Stripe Atlas Taxes
Disclaimer: this blog post doesn't constitute accounting advice. When in doubt, talk to a lawyer/accountant and all that jazz.
For the uninitiated, Stripe Atlas is a service that allows you to remotely incorporate a legal entity in the United States, complete with a bank account and some perks.
I incorporated a C Corp in the State of Delaware using Stripe Atlas in February 2019. It was my first time dealing with the tax system in the US, as I've never lived or operated a business there.
Taxes must be one of the scariest aspects precluding folks from going into business. Below is an account of how I dealt with my first and subsequent tax seasons.
All usual disclaimers apply.
Why a C Corp instead of an LLC?
A single-member LLC, which is a pass-through entity by default, complicates the tax matters for non-resident aliens - a term-of-art for non-US citizens and residents (which I am). Pass-through means that a business income is treated as a personal income for the owners.
While C Corps are more complex to run, their tax treatment is relatively straightforward: they're only taxed on their profits. If you're paying yourself a salary, you can expense that amount, which will lower your taxable income (assuming you're not a US taxpayer; otherwise, it gets complicated fast).
If you're a US citizen or resident, an LLC is more apt if you want to bootstrap your business.
At the time of writing, Stripe has restricted LLCs to US founders only. Presumably, some folks have shot themselves in the foot too much, so they decided to pull the plug.
Companies formed in the State of Delaware are required to keep a registered agent in the state. Think of it as an address that state and federal agencies use to get ahold of you.
Somewhere around mid-January, you will receive an email from Stripe Atlas asking whether you want to renew your registered agent. If you don't explicitly opt-out, they will automatically renew your registered agent subscription by the end of January.
Unfortunately, the registered agent that comes with Atlas can't accept general mail. Some virtual address providers (CMRA) can act as your registered agent, thereby avoiding the $100 yearly fee for the default registered agent that comes with Atlas. To change the registered agent, you will have to complete a "Change of Address" form.
Delaware Franchise Tax
While Delaware doesn't have a sales tax, they do impose a Franchise Tax on registered businesses.
There are two ways to calculate the Franchise Tax: the Authorized Shares Method and the Assumed Par Value Capital Method. I won't get into the nitty-gritty, but suffice it to say that you can use one that minimizes your tax liability.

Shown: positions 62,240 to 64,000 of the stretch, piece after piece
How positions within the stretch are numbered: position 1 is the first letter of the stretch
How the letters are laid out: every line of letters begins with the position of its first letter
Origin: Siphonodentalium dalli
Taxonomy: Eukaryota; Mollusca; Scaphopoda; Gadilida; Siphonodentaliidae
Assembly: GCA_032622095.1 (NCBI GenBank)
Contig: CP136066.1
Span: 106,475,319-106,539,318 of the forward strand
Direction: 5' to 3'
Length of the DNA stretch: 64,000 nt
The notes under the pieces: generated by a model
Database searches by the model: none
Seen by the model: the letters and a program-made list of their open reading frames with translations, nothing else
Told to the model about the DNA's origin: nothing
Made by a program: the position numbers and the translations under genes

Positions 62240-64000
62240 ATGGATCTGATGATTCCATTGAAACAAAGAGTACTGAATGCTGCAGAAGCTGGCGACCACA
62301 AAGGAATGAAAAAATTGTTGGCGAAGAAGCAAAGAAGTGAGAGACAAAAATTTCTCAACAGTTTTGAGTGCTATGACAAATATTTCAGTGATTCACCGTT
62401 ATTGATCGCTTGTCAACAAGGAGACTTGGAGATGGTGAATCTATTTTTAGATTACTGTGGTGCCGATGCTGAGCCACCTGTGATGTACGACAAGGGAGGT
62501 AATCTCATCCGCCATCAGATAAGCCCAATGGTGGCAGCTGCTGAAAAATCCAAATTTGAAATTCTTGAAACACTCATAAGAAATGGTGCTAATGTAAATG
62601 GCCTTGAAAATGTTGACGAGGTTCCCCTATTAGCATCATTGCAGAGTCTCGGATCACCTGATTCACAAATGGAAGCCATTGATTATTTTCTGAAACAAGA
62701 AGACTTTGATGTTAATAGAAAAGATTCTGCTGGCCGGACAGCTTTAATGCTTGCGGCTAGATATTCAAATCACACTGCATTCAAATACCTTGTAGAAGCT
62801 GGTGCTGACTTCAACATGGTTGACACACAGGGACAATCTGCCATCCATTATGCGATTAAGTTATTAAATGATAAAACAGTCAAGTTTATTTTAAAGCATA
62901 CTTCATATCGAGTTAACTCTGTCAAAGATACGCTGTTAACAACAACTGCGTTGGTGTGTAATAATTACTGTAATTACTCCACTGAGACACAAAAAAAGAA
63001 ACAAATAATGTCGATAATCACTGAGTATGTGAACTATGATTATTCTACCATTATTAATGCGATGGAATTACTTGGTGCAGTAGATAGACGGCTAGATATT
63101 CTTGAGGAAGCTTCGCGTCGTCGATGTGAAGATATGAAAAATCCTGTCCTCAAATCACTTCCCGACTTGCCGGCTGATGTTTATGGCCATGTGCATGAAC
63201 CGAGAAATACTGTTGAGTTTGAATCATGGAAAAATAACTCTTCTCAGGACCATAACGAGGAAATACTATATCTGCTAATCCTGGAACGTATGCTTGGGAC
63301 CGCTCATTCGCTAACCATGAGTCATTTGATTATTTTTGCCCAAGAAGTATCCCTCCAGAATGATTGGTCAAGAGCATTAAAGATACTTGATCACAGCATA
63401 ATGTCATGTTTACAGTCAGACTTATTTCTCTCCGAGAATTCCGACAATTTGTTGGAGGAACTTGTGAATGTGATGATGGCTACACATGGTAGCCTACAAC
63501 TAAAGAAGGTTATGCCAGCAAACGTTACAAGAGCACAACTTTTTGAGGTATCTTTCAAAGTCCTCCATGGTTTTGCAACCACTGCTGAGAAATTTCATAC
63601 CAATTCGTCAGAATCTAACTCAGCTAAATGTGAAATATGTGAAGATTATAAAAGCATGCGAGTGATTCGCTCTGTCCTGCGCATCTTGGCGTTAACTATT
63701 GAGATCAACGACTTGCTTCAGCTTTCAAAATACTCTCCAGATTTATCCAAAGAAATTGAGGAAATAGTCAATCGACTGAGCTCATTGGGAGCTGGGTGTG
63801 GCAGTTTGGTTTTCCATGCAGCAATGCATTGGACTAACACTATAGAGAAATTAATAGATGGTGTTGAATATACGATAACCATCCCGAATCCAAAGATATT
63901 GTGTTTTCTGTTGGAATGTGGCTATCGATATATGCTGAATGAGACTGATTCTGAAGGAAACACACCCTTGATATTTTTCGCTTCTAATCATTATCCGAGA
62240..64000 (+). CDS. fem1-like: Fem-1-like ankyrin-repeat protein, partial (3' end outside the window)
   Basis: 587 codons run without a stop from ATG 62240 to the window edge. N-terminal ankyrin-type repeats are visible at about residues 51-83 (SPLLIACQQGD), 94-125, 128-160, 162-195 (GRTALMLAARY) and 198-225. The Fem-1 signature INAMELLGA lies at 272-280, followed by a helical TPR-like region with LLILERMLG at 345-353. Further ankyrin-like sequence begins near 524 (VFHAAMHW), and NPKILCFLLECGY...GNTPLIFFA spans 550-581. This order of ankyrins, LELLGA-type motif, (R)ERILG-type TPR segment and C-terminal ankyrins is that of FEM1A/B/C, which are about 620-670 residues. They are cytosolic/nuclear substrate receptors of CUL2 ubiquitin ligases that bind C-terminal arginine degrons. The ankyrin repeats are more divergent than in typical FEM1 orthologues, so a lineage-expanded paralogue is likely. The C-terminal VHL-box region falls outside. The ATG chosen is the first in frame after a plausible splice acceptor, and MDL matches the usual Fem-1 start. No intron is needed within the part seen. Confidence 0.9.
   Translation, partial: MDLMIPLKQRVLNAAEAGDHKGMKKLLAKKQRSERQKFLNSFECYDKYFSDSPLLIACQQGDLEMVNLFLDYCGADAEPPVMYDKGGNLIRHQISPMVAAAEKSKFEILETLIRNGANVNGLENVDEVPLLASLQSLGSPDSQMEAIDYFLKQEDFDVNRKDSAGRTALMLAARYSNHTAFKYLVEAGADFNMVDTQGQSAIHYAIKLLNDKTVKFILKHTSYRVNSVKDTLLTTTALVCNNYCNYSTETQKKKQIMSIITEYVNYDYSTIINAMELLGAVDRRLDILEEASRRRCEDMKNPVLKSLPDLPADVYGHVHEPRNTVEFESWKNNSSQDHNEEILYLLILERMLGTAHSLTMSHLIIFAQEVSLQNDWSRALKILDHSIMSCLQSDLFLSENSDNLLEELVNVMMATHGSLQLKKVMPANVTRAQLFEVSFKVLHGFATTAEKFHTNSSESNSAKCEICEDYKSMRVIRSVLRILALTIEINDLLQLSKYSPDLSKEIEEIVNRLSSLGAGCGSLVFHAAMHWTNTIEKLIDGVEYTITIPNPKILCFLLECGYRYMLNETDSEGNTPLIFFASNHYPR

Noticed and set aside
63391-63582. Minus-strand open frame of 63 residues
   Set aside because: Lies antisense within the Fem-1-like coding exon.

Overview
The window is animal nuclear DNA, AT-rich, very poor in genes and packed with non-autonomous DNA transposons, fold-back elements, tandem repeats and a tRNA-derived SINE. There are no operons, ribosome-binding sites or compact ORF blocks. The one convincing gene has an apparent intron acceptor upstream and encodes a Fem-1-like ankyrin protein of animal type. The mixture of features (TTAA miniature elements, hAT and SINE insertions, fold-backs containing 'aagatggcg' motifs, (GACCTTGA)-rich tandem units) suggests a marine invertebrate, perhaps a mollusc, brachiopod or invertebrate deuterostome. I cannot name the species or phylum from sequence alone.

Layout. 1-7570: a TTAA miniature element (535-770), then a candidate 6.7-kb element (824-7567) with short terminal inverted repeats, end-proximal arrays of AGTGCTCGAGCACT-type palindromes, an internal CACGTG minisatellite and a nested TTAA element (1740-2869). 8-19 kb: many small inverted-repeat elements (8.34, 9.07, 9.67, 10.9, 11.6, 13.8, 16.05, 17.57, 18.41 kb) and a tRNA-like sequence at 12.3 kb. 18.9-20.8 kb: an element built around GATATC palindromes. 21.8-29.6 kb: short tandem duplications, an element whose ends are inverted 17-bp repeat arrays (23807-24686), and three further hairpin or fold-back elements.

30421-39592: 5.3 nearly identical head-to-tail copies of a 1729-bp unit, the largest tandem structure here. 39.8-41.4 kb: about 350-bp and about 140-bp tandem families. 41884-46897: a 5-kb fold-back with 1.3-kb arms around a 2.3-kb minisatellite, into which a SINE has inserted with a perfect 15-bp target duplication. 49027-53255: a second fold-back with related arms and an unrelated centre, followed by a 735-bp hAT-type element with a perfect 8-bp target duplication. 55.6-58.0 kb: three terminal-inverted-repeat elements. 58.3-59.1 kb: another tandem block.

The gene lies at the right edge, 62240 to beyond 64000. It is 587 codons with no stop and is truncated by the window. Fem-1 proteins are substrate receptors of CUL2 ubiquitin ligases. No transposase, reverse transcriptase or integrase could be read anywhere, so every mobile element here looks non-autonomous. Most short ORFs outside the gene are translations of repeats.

A lot of folks running C Corps get stupendously high tax estimates amounting to tens or hundreds of thousands of dollars (causing a drama on the Stripe Atlas forum every time). It happens because the State of Delaware uses the Authorized Shares Method that results in higher tax bills. Once you switch to the Assumed Par Value Capital Method, your tax liability will likely drop to $450.
You don't need an accountant to file an annual report, although the user interface leaves a lot to be desired, to put it mildly.
One thing that I wish I'd known is that you can save on the Franchise Tax by authorizing 5000 shares or less instead of 10,000,000 shares, which is Atlas' default. That way, your tax due will be $225 ($175 minimum tax + $50 annual report filing fee) instead of $450. LLCs in Delaware pay a flat $300 tax.
Keep in mind that you have to pay this tax regardless of how much you earned (or lost) during the previous year, so plan accordingly.
Corporate income tax
You pay corporate income taxes on the profits you make during the tax year. Even if you didn't earn a single cent from the business, you still have to file tax reports by mid-April (you can ask the IRS for an extension of the deadline).
Nothing precludes you from filing tax reports yourself. Unless you know what you're doing, you will probably screw it up (terribly) and waste a lot of time that you otherwise can spend on running your business (tax reporting shouldn't be that complex, but that's a topic for another day). Stripe Atlas has partnered with several accounting firms offering tax preparation services at a discounted rate.
Your accountant will ask you some questions and for your balance sheet and an income (P&L) statement for the previous financial year, so you will need to take care of the bookkeeping before talking to the accountant.
Because I'm a foreigner owning more than 25% of a US corporation, I also have to file Form 5472 (in addition to Form 1120). Inaccurate filing or failure to file it usually carries a $25,000 fine. Therefore, it's better to pay an accountant and not worry about it.
Make sure you have an EFTPS PIN code before tax season. However, judging by the number of discussions on the Stripe Atlas forum, many people outside of the US do not receive that mail. To add insult to injury, they do not give you the PIN code over the phone. If you are outside of the US, get yourself a mailing address in the US and ask the IRS to mail you the EFTPS PIN code.
Currently, you pay 21% of your profits as tax. You can either pay it yourself, using the EFTPS (recommended) or have the IRS withdraw it from your bank account (your accountant can arrange that). I recommend going with the EFTPS because delays can occur and you may be penalized for a late payment (even if you submit everything on time).
Just give me the numbers
|Registered agent in Delaware
|Delaware Franchise Tax (C Corp)
|Accounting service (discounted)
|$350 and more
So, with the default Stripe Atlas setup for C Corps, you're looking at a minimum of $900 for yearly maintenance (without corporate income taxes).
If you plan to incorporate towards the end of the year, wait until January. That way, you can skip one tax year and spend time building a business instead of doing soul-sucking administrative busywork.